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Thursday, November 30, 2006

It's Official - NBC Says So

Now, normally I rely on the military when looking for accurate information on what's going on in Iraq, but apparently NBC knows far better than they do.

The "Today" Show's Matt Lauer announced on Monday that NBC has decided that Iraq is now in a state of civil war.

Surprising, isn't it? I mean, NBCs always been pro-troop and supportive of our military efforts in the Middle East, haven't they?

Oh, no, that's right, they're one of the most obviously liberal, most heavily-biased MSM organizations out there.

Must-Sway TV.

Marines from the Command Element, 11th Marine Expeditionary Unit, Camp Pendleton, Calif., pose with Jay Leno from the Tonight Show after the filming of the show's "Salute to the Armed Forces Thanksgiving Special," at NBC Studios, Burbank, Calif., Nov. 22. Photo by Staff Sgt. Sergio Jimenez, 11/22/2006

New Iraqi Air Force Returns to Sky

By Tech. Sgt. Gene Lappe
506th Air Expeditionary Group

KIRKUK REGIONAL AIR BASE, Iraq, Nov. 29, 2006 — The new Iraqi air force have returned to the sky, performing a variety of missions throughout the country, thanks to training and support from U.S. and coalition advisors.
At Kirkuk Regional Air Base, American advisors are helping Iraqi military members of Squadron 3 train for their intelligence, surveillance and reconnaissance mission.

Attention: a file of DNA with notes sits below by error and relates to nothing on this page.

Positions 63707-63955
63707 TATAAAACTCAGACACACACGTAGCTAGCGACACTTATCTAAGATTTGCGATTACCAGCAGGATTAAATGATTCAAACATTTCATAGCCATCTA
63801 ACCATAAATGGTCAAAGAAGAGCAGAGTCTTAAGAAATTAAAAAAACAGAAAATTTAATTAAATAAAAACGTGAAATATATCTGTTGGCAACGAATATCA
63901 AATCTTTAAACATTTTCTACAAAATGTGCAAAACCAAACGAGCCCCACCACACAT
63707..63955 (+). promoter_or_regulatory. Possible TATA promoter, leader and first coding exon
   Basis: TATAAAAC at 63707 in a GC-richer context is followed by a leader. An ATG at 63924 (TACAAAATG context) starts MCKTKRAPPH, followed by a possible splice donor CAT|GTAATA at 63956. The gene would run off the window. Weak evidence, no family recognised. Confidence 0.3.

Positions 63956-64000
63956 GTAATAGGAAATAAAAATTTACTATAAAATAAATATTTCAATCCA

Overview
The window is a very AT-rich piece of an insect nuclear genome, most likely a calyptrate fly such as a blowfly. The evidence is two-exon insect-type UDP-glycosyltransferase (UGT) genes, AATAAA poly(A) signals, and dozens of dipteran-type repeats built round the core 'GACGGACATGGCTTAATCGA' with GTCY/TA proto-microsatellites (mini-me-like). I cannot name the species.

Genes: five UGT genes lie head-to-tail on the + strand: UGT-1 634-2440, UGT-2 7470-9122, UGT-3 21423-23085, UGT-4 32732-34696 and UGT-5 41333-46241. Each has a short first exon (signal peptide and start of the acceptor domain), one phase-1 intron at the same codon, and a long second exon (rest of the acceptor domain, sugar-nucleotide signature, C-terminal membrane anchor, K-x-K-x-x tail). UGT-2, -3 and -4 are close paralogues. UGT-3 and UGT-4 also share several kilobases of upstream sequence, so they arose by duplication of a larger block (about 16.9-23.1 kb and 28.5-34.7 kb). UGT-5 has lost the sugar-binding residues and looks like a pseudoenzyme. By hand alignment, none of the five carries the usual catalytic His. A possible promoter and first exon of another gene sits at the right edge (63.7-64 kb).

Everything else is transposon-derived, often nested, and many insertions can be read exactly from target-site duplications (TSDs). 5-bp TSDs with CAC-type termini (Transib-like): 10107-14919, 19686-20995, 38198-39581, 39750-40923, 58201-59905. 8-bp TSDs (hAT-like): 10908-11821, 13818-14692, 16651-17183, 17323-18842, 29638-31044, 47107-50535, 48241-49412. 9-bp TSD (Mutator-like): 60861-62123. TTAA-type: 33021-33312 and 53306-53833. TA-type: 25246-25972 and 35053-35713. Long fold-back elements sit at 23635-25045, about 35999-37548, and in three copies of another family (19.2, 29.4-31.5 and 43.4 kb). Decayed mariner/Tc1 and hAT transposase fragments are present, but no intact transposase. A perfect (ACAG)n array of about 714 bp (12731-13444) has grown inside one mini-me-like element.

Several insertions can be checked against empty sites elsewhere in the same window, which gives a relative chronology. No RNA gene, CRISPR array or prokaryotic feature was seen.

"Our mission is to train, advise and assist the Iraqi air force unit at Kirkuk in the development and execution of all aspects of air power," said Lt. Col. Greg Zehner, senior advisor for the Coalition Air Force Military Transition Team. "This includes flight operations, aircraft maintenance, base operations support activities and basic levels of professional military education.

"We also work to develop and enhance a professional military ethic for all Iraqi air force personnel, from the youngest enlisted airman to the senior officers," he said.

The mission of Squadron 3, one of six squadrons in the Iraqi Air Force, is to perform ISR of the strategic infrastructure in northern Iraq -- flying over the oil pipelines, electrical power lines and other important facilities to monitor their condition and watch for insurgent activities.

This is accomplished with the SAMA (Zenair) CH-2000 aircraft, a single-engine, two-passenger plane.

The squadron conducts a mix of training and operational missions -- training new members, getting them certified in the aircraft, and performing the reconnaissance mission with those pilots who are fully mission-capable.

The responsibility of training and advising the Iraqi military members falls to a seven-person team.

Their areas of expertise are spread across several specialties including operations, intelligence, maintenance, communications and supply.